NEW YORK — Denim miniskirts, black boots, short metallic dresses and retro-inspired track suits might seem more suited for the juniors’ floor at Macy’s than the tennis court. But those are some of the looks that will be sported by tennis players next week at the U.S. Open, where the fashion quotient is kicking into ever higher gear.

The grand-slam tournament gets rolling on Monday at the USTA National Tennis Center in Flushing Meadows here and could provide a welcome fashion pick-me-up after the Olympics in Athens, where athletic costumes have generally been subdued and low-key. While some tennis championships such as Wimbledon have rigid dress codes, the Open has fewer restrictions, allowing competitors to flaunt their personal style on the court. Fittingly, the competition overlaps this year with New York Fashion Week, so it’s likely at least some competitors will hit a few runway shows while they’re in town and perhaps gather inspiration for upcoming court looks.

The Open competition this year is dominated by past women’s champions, including defending champion Justine Henin-Hardenne, who is the top-seeded player; Serena and Venus Williams; Amelie Mauresmo of France, and reigning Wimbledon champion Maria Sharapova of Russia. Other competitors include Lindsay Davenport and Jennifer Capriati, as well as Anastasia Myskina and Elena Dementieva of Russia.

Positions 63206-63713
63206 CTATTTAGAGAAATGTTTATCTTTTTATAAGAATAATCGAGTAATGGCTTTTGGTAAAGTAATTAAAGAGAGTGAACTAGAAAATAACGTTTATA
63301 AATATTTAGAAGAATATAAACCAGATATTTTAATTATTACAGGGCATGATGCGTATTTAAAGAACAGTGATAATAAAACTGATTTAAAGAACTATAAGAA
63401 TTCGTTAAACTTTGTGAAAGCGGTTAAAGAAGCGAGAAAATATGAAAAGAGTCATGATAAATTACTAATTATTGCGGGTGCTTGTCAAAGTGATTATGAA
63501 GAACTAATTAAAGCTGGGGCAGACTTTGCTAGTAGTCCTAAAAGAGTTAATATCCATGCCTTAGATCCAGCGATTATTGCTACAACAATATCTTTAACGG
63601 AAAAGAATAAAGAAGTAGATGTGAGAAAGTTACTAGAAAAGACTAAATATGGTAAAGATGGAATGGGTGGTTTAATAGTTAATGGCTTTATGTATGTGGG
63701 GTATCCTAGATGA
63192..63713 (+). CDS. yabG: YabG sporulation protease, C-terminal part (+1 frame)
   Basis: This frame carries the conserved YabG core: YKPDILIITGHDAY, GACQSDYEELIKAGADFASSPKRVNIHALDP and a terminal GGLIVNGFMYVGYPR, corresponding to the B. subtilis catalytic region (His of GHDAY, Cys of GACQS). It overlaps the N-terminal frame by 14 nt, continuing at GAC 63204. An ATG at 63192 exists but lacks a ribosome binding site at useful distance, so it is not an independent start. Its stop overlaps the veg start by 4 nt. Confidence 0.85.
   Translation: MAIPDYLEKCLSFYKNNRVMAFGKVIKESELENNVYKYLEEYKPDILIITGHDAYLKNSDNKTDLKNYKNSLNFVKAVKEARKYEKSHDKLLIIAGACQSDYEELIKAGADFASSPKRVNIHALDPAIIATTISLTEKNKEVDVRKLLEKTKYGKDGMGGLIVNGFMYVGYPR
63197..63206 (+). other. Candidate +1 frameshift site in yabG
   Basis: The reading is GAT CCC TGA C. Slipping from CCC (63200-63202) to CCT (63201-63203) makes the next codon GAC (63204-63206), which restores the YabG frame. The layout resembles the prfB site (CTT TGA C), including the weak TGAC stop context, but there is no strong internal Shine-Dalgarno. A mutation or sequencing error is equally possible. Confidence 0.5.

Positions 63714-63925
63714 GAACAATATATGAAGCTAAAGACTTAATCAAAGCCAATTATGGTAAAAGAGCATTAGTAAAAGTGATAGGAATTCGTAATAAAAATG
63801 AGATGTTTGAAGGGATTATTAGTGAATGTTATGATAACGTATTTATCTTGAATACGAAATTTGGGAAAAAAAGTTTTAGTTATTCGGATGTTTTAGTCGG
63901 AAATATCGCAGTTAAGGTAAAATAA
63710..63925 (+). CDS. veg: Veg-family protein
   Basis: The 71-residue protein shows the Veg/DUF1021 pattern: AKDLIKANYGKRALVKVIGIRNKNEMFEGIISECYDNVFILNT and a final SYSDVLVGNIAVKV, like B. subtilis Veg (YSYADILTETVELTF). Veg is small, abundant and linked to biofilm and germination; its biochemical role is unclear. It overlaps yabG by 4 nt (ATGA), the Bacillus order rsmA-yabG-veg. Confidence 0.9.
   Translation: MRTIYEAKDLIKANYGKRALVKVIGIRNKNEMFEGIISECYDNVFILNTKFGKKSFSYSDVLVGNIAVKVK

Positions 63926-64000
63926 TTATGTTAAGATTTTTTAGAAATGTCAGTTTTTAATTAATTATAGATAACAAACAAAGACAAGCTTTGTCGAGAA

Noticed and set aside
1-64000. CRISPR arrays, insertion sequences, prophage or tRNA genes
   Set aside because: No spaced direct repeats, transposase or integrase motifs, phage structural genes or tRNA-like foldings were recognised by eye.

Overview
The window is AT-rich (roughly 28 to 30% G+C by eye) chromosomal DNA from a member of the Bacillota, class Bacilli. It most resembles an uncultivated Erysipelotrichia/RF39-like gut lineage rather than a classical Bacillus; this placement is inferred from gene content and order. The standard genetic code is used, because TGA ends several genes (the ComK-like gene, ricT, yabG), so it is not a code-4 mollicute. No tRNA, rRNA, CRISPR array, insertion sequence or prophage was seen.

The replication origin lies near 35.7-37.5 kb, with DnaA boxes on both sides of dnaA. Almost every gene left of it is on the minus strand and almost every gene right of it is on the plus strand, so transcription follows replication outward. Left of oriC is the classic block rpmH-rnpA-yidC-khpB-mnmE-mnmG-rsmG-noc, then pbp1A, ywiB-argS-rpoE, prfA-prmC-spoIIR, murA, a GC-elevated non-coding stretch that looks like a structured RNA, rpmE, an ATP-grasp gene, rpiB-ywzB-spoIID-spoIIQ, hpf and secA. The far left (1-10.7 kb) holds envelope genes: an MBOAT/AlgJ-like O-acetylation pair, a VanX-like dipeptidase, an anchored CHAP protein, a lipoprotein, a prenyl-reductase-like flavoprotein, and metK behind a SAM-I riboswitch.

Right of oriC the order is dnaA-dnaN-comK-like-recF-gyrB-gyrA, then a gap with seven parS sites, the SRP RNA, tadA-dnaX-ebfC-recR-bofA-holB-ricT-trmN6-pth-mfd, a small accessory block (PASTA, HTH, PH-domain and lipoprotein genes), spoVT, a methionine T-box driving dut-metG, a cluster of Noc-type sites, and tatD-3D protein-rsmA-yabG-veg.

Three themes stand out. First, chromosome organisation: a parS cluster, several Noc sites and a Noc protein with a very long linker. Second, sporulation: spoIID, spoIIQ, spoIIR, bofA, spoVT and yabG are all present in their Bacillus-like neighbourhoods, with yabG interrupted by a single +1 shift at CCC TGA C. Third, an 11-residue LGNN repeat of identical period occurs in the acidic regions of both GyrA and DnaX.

A budding style icon to watch is Sharapova, the Nike-sponsored athlete who won Wimbledon and has professed a love of fashion. Sharapova is slated to wear a silver shiny tank dress featuring Nike’s Sphere technology, said Mindy Grossman, the company’s global vice president of apparel. The custom-made dress has mesh venting and panels and cooling factors.

But the biggest fashion moment in Queens will likely come from Nike endorser Serena Williams who, as reported Tuesday, plans to sport a performance stretch denim skirt and jacket with a lasered tank top with mesh and black slide-on boots she will wear over her custom-designed Shox sneakers prior to competition.

“This is an ultimate example of how you can combine style and personality for an athlete,” said Grossman, adding that the company worked closely with Williams to develop the look. “Denim is so much a part of her lifestyle and it’s also very American.”

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